Advantages: Soft, durable, versatile, and easy to care for. Perfect for warm weather when activity level is low

Disadvantages: Absorbs moisture instead of wicking it away, making it less suitable for sweating. Lacks Sun Protection in lighter weights.

  1. Nylon and Polyester

These synthetic materials are often found in activewear.

Advantages: Moisture-wicking, quick-drying, and resistant to pilling and abrasion. Can be highly sun protective depending on style as well as highly breathable IF specially designed for that purpose. Wrinkle-resistant.

Disadvantages: can retain odors (exceptions are high performance knits with effective antimicrobial treatments such as Chitosan or Silver)

  1. Rayon

Rayon, also known as viscose or lyocell, is a processed plant-based fabric that is often blended with other materials.

Advantages: Silky feel, moderate breathability, drapes nicely, and dries quickly.

Disadvantages: Doesn't wick moisture as well as synthetics, prone to wrinkles, and many rayon fabrics require dry cleaning.

  1. Linen

Derived from flax plants, linen is popular for casual summer wear.

Advantages: Very durable, easy to care for, and typically offers excellent breathability due to its large fibers and open weaves.

Disadvantages: Absorbs moisture like cotton, wrinkles easily, and not ideal for sweating.

  1. Silk

Silk is commonly used in underwear and upscale casual wear.

Advantages: Luxuriously soft, lightweight, and breathable.

Disadvantages: Fragile, not great at wicking moisture, retains odors, and usually requires hand washing.

  1. Merino Wool

Although often used in winter wear, merino wool can be suitable for summer clothing. Modern versions are soft compared to older wool types.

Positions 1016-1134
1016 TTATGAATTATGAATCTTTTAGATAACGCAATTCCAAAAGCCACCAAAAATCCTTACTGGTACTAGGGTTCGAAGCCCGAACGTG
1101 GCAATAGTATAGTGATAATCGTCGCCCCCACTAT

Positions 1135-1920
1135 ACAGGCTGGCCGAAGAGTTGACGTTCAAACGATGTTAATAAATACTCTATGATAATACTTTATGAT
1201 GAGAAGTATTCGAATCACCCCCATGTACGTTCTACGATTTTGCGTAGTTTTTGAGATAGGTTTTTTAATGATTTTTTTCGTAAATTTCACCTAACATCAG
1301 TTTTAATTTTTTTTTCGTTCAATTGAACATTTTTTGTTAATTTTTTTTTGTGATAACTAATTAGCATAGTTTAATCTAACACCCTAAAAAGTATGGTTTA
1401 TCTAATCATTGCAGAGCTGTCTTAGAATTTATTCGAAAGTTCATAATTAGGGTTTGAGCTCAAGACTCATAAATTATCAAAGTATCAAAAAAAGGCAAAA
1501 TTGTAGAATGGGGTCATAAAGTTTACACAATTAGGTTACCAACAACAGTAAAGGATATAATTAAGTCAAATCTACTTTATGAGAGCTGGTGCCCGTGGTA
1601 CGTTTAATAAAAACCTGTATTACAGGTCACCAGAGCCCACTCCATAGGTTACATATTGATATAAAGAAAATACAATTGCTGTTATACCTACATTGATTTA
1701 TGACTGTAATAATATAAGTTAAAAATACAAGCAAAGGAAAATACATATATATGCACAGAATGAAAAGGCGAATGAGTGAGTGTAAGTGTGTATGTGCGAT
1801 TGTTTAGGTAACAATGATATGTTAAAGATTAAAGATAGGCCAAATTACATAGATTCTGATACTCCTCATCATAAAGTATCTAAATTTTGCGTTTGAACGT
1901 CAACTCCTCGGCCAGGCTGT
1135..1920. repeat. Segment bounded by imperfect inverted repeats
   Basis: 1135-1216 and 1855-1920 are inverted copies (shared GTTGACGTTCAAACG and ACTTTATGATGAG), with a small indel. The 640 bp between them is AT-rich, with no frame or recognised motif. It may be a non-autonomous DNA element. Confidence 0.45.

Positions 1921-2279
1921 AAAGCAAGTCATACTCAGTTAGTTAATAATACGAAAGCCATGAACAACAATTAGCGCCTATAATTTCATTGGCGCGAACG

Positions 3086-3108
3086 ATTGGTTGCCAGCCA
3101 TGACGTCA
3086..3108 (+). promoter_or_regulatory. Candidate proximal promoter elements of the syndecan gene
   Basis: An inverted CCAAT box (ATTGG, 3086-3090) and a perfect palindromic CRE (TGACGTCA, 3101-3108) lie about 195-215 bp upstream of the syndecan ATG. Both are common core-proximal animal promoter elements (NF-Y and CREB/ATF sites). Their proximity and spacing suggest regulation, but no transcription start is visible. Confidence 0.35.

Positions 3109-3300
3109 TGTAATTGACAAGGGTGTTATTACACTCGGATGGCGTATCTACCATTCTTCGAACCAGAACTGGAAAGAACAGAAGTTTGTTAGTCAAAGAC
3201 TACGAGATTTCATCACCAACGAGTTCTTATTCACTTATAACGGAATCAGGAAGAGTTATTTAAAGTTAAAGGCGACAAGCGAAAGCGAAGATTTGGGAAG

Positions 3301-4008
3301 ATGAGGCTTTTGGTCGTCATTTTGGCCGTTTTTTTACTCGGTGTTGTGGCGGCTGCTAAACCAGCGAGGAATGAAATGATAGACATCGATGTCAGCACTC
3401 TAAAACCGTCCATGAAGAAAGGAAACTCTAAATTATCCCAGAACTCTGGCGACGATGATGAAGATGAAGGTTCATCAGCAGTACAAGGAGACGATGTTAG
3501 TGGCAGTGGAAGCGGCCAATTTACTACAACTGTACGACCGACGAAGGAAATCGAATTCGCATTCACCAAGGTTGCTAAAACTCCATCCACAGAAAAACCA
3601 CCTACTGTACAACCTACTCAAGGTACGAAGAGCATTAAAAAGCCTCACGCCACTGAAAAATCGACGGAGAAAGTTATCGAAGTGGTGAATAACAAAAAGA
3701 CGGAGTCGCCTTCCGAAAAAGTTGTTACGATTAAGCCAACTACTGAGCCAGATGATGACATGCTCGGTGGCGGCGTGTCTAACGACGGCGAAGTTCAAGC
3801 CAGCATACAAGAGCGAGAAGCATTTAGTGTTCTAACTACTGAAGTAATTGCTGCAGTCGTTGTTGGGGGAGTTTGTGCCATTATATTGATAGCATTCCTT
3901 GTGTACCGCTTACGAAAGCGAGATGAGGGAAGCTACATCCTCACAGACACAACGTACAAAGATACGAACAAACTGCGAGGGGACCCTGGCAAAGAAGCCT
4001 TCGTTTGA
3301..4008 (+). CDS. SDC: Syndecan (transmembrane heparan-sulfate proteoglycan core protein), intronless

Advantages: Fairly breathable and available in lightweight styles for summer wear; doesn't hold odors like synthetics.

Disadvantages: Less durable than cotton, nylon, and polyester fabrics.

NOTE:   Polartec Power Wool offers all the advantages of 100% Merino but is more durable and dries faster.

So What’s the real story?

There is much misinformation on the internet about breathable fabric.

Many people believe that only natural fabrics are breathable, and that polyester is hot and uncomfortable.

The truth is depends! Natural fabrics are lovely and breathable when they are loosely woven or knit. But, when a person is active or sweating, Cotton or Linen can be very uncomfortable as it does not dry quickly. Also, loosely knit fabrics are not very sun protective, as the harmful rays can get through the openings of the weave.

Polyesters, especially poorly designed fabrics, can be hot and sticky...

However, well designed polyester or nylon knits can enhance moisture movement, dry faster, and offer high sun protection. Many also boast superior antimicrobial treatments for odor control.

Make an educated choice based on what you intend to be doing while wearing the garments you make.


If you are doing sedentary activities and just want to stay cool, a number of choices are available to you. 

Bamboo Cotton 

Bamboo Stretch Jersey

Micro Modal Jersey

If you need added Sun Protection, we recommend 

Chitosante Interlock Jersey

Sun Lite Jersey

For strenuous activities where you will be sweating and potentially overheating we recommend

Polartec Power Dry 

Polartec Delta (summertime only, not for winter because it is also a Cooling Fabric)

For all season breathability, we especially love Polartec Power Wool Silkweight


Ask for Advice!


There are  many  considerations when choosing breathable fabric. We love to help, which is why we have a Facebook Group. If you ask in our group, be specific about your needs.  We will try to make suggestions that will help you make a great choice. We are always happy to chat in the group, where others can learn from the answers! Our Facebook group is Sew Inspired by Discovery Fabrics. Join us!